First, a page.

I've been practicing some of these forms for 23 years, but had to occasionally stop and practice a movement a few times until it felt right. Once or twice, I would skip a movement, realize it a few seconds later, and have to go back and start again until I got it right. Then I would repeat the form to make sure the part that I had skipped was firmly in my mind again. The photo at left shows me practicing a staff form with Eric Schlichte back around 2001, in the training hall we rented from Jazzercise.
As a child -- around age 7 -- my mother had me take piano lessons. My teacher told me that concert pianists who have practiced all their lives can feel it if they skip one day without practicing. The best artists practice every single day.
Five decades later, I understand that the same is true for martial artists. We express our art with our bodies, creating beautiful movement that has specific body mechanics at their core, and a potentially deadly meaning hidden inside circular and sometimes flowery movements.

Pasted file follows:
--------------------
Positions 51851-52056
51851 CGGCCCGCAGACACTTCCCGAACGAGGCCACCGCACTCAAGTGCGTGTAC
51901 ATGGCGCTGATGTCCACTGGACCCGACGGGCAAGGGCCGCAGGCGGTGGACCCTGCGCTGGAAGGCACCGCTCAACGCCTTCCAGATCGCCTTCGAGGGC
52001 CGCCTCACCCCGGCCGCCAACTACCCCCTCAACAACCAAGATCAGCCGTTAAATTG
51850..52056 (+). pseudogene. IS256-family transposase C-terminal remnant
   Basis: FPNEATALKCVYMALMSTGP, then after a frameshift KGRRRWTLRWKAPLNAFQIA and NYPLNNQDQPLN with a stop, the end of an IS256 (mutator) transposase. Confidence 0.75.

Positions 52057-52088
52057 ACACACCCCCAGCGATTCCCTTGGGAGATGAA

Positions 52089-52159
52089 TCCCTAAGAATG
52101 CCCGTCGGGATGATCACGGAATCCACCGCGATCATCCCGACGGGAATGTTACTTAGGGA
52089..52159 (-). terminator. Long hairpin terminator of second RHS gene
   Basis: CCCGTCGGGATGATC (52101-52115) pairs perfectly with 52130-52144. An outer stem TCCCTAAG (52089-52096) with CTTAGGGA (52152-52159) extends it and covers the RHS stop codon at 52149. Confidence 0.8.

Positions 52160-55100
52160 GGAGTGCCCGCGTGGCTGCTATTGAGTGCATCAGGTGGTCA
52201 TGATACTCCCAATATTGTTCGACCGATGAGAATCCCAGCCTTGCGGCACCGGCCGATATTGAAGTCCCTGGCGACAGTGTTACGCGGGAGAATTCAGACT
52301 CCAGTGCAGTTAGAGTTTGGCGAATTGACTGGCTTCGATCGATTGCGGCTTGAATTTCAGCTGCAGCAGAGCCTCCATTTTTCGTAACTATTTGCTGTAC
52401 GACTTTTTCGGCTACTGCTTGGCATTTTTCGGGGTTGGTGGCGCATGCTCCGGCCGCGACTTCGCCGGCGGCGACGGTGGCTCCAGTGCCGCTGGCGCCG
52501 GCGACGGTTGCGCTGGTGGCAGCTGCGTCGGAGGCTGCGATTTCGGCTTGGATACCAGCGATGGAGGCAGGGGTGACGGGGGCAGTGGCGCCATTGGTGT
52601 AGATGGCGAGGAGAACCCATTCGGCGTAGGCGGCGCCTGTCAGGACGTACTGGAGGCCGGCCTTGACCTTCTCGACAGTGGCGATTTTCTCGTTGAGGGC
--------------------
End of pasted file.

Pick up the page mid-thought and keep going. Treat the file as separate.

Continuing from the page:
Forms have been debated by martial artists over the years. When I was young, I didn't see the value. Most of my time was spent focusing on self-defense techniques or sparring.
I was 30 years old before I began to appreciate the technical and physical mastery required to do a form really well. Within the arts that I practice there are some powerful movements of self-defense. To do these techniques well requires strong mechanics and precision and power -- all skills learned through consistent practice of forms.
Yes, practicing a form is like playing a classical piece of music on the piano. Miss several days of practicing it and you can tell a difference. Practice it every day and you'll become its master. You'll become an artist.